Since the nineteenth century, the industrial world has created an infrastructure contingent upon the relatively new energy sources available to us. Which makes sense; why make a horse pull a plow when you could make an engine that does it better? Horses are expensive. And cute. The population soared only because of the explosion of fossil fuels – its efficiency eclipsed every other energy source before it. Because we created this infrastructure, humanity was able to grow by leaps and bounds. We leapfrogged over our roles as specialists. We became tycoons. Physicists. Astronauts.
As a whole, we’re fortunate to live in a place where there are constant discoveries – new sources of fuel, new methods to refine it, better ways to use what we have. Now imagine if all that slowly ground to a halt. One by one, our fuel tanks empty, our refrigerators grow warm and our lights go out. A tractor that was once able harvest enough to feed hundreds now rusts in a field. The fittest and most ruthless among us steal what’s not hidden by the furtive. That which is hidden is forgotten, either scavenged or swallowed by the dark.
But what if we never truly understood this fuel in the first place? A fuel source found by people who knew nothing compared to our 19th century selves? What if, instead of harnessing our fuel, we allowed our fuel to harness us?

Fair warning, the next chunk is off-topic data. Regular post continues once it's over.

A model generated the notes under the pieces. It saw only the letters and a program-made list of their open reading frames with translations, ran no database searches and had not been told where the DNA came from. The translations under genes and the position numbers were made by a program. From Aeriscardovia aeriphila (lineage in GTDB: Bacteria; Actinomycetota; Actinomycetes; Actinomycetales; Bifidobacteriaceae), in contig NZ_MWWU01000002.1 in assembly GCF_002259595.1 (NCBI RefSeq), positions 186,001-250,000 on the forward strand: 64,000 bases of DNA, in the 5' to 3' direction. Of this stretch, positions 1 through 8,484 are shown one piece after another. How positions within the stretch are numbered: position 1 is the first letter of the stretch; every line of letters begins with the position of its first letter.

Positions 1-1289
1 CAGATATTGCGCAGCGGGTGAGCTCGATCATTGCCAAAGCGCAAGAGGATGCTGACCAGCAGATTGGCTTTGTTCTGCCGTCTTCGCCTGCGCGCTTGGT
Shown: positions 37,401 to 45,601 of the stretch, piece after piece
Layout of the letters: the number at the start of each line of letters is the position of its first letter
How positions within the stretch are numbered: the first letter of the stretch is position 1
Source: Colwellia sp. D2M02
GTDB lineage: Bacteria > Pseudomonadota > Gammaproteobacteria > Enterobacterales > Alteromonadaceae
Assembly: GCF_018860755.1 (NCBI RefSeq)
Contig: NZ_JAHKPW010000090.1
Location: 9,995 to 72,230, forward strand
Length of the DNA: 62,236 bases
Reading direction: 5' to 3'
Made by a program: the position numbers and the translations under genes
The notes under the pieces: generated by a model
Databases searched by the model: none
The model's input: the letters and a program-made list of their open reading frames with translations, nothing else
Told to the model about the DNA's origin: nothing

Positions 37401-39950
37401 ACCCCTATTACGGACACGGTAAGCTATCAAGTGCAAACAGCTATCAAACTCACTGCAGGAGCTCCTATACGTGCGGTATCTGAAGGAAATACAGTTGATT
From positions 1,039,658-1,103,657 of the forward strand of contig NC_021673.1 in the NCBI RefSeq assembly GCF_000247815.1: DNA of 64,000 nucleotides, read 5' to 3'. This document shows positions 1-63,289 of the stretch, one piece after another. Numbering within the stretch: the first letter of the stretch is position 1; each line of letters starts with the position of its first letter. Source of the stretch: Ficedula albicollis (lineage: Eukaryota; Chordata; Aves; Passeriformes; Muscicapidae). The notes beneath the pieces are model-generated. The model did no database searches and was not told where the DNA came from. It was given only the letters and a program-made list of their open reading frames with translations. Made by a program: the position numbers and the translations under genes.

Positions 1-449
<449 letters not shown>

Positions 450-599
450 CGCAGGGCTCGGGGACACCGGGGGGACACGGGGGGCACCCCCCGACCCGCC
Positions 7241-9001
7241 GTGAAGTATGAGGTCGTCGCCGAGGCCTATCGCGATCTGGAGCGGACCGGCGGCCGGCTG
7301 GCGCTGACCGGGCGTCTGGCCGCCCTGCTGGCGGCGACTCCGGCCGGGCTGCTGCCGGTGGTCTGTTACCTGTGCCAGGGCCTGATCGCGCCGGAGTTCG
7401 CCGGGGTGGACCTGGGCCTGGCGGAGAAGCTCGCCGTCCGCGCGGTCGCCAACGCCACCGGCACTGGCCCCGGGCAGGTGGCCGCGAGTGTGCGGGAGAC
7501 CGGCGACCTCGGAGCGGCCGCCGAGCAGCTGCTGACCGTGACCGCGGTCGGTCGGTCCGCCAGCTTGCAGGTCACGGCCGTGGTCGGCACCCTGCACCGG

The Strength of Lords
Ever notice how “they,” the beings from the dark, are so decrepit and primitive? Take a closer look. They resemble Hollows.
What happens between this frame and the war with the dragons is anyone’s guess. A cursory glance tells us that Gwyn picked up the Lord Soul and suddenly he & his crew were sporting some new duds. But as with life, in Dark Souls a cursory glance doesn’t usually give us enough facts we need to make an educated decision. The simplest explanation is that it took time and effort for them to prepare for war. The gods never had a chance or desire to become familiar with their fuel the way we did. They discovered it when they had an immediate need. By the time they realized their fuel wasn’t infinite, it was too late to understand it.
The Witch’s folly, subsequent fall of Izalith, battle at Ash Lake and the seal on Gwyn’s fate was a matter of the gods misunderstanding their fuel and taking it for granted. Are the parallels between Lordran’s Lord Souls and our fossil fuels coincidence, or were Miyazaki and his team trying to send us a message? We may never know. But the next time you put gas in your tank, maybe you’ll understand what it was like to live in the last days of Lordran’s glory.
Addendum: I’d like to thank the folks participating in the discussion in the forums. Emergence in particular had some points I didn’t think of. Emergence asserted, “I don’t think that the sludgy, viscous nature of humanity in Dark Souls is a mistake, and that’s further highlighted by how flammable it is. You burn it to reverse hollowing, firekeepers who keep the bonfires burning possess infinite humanity…”
What do you think? Join the conversation here.